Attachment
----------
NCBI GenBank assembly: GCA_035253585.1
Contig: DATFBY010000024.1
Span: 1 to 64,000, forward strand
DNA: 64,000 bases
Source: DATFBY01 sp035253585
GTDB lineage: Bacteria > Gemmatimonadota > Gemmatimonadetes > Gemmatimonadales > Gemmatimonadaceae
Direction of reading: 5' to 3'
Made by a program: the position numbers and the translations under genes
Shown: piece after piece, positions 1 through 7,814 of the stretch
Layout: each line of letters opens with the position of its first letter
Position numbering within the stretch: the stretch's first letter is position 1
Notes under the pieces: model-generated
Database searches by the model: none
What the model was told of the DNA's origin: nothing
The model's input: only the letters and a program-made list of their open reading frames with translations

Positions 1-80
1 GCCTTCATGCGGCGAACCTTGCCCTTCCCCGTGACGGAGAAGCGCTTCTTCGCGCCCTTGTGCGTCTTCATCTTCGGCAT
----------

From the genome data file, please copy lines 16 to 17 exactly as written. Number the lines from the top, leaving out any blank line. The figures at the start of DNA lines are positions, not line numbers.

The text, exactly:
Positions 1-80
1 GCCTTCATGCGGCGAACCTTGCCCTTCCCCGTGACGGAGAAGCGCTTCTTCGCGCCCTTGTGCGTCTTCATCTTCGGCAT